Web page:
The Cape Cod claims fame as the first domestic house-type built by colonialist in the late 17th Century. Resembling the familiar farmhouse and half-timbered homes of England, English colonists built similarly styled homes able to withstand the harsh treatments the stormy weather delivered to the New England coastline. Original versions were essentially single-story shingle cottages void of much ornamentation. Roof lines were simple gables without dormers.
The Cape Cod experienced two revivals, first in the later part of the 19th century, with a variety of brick and siding clad frame Cape Cods. At this time, the use of dormers and intersecting gables began to impart the more familiar modern look to Cape Cods. The second revival occurred after WWII. The common 20th Century version of the Cape Cod is sprung from the same post-war building frenzy that inspired the Ranch home when the style experienced another resurgence in popularity.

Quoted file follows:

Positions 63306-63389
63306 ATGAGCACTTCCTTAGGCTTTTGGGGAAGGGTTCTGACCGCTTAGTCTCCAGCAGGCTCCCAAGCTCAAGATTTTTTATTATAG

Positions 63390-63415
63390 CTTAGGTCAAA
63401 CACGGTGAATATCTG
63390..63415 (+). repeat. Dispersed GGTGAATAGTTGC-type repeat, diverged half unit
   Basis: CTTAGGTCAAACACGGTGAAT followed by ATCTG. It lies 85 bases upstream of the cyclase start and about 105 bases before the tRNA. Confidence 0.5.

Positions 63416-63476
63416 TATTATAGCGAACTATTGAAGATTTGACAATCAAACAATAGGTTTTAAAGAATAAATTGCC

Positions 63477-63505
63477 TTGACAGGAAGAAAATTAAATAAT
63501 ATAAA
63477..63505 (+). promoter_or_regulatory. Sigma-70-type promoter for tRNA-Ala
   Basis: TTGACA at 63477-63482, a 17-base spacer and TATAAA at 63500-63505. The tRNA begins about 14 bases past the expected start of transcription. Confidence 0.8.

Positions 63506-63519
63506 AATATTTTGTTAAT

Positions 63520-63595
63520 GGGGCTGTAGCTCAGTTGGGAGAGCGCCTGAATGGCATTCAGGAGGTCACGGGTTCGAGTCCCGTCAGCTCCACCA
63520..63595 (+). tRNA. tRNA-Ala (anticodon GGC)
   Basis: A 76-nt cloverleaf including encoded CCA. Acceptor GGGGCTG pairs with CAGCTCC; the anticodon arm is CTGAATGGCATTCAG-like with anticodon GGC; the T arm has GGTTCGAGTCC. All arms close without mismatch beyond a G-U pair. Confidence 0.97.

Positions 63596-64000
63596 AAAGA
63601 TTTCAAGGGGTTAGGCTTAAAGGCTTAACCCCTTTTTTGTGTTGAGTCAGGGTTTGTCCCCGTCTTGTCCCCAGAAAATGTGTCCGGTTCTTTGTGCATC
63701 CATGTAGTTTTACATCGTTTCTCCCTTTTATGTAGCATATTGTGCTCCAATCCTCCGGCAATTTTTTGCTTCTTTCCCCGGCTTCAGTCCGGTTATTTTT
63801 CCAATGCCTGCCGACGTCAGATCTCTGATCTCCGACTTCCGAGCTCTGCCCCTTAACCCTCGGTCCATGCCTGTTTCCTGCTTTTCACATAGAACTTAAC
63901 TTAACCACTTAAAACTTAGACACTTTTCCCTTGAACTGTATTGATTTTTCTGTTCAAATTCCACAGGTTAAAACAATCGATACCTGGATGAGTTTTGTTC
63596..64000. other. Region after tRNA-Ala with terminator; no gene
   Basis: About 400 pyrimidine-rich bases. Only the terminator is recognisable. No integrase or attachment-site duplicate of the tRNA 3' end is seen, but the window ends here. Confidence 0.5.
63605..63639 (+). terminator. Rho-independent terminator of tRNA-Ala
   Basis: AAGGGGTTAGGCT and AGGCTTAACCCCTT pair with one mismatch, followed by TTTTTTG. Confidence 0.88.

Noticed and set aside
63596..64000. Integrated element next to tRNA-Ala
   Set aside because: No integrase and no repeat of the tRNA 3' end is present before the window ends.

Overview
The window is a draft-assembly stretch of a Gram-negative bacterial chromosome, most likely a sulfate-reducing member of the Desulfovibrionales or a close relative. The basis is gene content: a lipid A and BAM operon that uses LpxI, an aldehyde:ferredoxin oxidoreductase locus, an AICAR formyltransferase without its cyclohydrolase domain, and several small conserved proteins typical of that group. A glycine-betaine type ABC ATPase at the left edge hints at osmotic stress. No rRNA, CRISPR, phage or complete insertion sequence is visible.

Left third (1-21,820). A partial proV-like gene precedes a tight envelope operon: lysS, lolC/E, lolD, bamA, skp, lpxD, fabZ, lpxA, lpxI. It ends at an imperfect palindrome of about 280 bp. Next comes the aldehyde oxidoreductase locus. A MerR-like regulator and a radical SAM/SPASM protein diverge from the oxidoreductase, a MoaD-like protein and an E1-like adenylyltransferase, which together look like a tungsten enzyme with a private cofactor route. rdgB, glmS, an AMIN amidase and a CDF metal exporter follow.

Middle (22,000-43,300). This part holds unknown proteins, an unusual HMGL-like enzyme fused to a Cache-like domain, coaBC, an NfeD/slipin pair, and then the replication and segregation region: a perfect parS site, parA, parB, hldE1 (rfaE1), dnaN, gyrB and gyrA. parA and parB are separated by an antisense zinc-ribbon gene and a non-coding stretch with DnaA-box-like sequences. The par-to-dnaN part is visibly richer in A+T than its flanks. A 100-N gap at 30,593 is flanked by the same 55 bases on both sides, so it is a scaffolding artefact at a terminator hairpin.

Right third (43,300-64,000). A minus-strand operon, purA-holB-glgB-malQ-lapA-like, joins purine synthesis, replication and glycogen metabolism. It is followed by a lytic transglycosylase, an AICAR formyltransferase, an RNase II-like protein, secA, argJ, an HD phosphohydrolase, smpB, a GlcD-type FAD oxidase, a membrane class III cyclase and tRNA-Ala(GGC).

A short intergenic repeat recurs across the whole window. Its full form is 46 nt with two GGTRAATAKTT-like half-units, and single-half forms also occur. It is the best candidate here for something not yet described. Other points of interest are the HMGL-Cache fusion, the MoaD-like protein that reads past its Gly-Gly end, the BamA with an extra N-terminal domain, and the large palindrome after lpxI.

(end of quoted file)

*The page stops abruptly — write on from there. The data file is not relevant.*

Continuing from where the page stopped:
In Chicago, the typical Cape Cod is a story and-a-half, and sits on a standard 25’ x 125’ city lot. It is often the same house as a Ranch style home, but with a half-story second floor that often served as the private portion of the house. Typical layouts would involve free-flowing rooms with partial walls, and open floor plans that resemble Ranch homes, but the half story would often house at least 2 bedrooms. A Ranch home is typically about 1,000 to 1,200 square feet of living space, whereas a Cape Cod often added as 400 or more square feet by utilizing the attic space for bedrooms. As with many other Chicago brick homes, they often featured a face brick on any street-facing sides and a common brick else-where. If they didn’t exhibit a cleaner Mid-Century Modern exterior aesthetic, they often carried some Tudor elements, and often are referred to as Tudors. Cape Cods and Ranches were the new Worker Cottages for 40s and 50s. They can be found throughout Chicago, with a concentration of them in Edison Park, Norwood Park, Sauganash, Jefferson Park, and other areas in the Northwest side of Chicago, as well as a number of Western and Northern suburbs such as Niles, Brookfield, Maywood, Melrose Park, Franklin Park and Oak Lawn.